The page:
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NZ support for strikes against Houthis – Winston Peters, Judith Collins KC

Foreign Minister Winston Peters and Defence Minister Judith Collins KC today expressed New Zealand support for strikes against Houthi targets in Yemen threatening commercial shipping in the Red Sea.

“Today’s strikes support international security and trade, on which New Zealanders rely,” Foreign Minister Winston Peters said.

“Nearly 15 per cent of global trade flows through the Red Sea and Suez Canal. Supply chain disruptions mean higher costs for New Zealand consumers and delays getting goods to and from markets in Europe, the Middle East and North Africa.

“We are a trading nation that relies on international maritime law and the free flow of goods, and Houthi actions strike at the heart of New Zealand’s national security.”

The Ministers said today’s military strikes followed clear warnings.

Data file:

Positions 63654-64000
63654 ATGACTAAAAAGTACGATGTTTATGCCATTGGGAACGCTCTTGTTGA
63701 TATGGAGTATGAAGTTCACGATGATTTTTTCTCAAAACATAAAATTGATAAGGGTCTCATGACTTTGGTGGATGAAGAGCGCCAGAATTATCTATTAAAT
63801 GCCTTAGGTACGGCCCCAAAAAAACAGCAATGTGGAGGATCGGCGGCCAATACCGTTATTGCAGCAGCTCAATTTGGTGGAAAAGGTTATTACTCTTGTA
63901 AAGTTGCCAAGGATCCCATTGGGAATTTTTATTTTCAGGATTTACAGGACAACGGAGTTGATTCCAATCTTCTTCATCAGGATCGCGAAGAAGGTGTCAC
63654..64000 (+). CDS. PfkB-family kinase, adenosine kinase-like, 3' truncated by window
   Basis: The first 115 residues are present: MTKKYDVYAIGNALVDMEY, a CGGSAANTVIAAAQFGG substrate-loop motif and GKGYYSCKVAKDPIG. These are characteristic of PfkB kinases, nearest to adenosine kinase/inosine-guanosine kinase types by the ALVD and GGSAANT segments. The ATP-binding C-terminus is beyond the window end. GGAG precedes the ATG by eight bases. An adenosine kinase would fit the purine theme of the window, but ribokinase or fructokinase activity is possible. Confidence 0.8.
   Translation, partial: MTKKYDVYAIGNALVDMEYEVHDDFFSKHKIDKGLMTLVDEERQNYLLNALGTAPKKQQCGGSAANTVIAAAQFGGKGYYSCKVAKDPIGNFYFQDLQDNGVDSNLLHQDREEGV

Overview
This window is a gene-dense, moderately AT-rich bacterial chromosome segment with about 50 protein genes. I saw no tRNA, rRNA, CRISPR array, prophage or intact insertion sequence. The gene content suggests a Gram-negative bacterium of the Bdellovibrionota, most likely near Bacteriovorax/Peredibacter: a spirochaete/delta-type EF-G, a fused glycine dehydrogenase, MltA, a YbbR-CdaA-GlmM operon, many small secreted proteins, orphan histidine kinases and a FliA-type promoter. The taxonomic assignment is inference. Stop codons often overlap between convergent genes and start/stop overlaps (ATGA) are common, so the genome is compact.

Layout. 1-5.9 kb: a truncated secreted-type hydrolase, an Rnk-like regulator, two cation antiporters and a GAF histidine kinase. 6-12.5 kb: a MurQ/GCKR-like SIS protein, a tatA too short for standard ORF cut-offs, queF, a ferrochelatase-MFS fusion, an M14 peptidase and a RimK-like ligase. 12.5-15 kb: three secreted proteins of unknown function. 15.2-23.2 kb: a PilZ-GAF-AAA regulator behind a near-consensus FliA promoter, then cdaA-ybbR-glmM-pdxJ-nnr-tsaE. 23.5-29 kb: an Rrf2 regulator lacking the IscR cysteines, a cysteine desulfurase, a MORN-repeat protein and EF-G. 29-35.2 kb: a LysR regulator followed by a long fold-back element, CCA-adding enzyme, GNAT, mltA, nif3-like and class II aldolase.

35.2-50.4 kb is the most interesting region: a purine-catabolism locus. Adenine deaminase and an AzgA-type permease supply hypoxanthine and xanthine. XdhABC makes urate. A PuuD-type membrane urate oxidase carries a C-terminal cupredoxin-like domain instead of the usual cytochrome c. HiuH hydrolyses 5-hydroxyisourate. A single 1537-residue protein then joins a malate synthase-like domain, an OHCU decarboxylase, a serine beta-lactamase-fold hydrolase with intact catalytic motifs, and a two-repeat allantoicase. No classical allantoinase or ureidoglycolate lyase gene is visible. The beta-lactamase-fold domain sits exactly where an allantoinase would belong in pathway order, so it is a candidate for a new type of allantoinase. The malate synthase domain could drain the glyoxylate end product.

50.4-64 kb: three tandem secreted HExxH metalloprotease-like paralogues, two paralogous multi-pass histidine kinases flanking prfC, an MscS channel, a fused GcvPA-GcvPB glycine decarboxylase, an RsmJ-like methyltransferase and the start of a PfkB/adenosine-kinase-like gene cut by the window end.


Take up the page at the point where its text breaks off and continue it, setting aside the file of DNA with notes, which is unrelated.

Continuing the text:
“The Houthi attacks are illegal, unacceptable and profoundly destabilising. We and our partners have made repeated calls for them to stop,” Mr Peters said.

“These warnings have not been heeded. The Houthis have only stepped up their attacks, as we saw on 10 January with the launch of further drones and missiles at commercial shipping vessels. Today’s response is the inevitable consequence of the Houthis’ disregard for international law, peace and stability.”

Ms Collins said the United Nations Security Council had also been clear on this issue, demanding that the Houthis immediately cease their attacks.

“This is a good example of the international community uniting to address a serious threat to international security,” she said.

“New Zealand will continue to stand with partners in upholding maritime security in the region.

“New Zealand defence forces have a long-standing role, in our exclusive economic zone and throughout the world, in supporting maritime security, including safe shipping lanes and the protection of civilian crews. Freedom of navigation is an integral part of New Zealand’s national security.”

New Zealand has joined a statement with Australia, Bahrain, Canada, Denmark, Germany, Netherlands, Republic of Korea, United Kingdom and United States on today’s military action.

 

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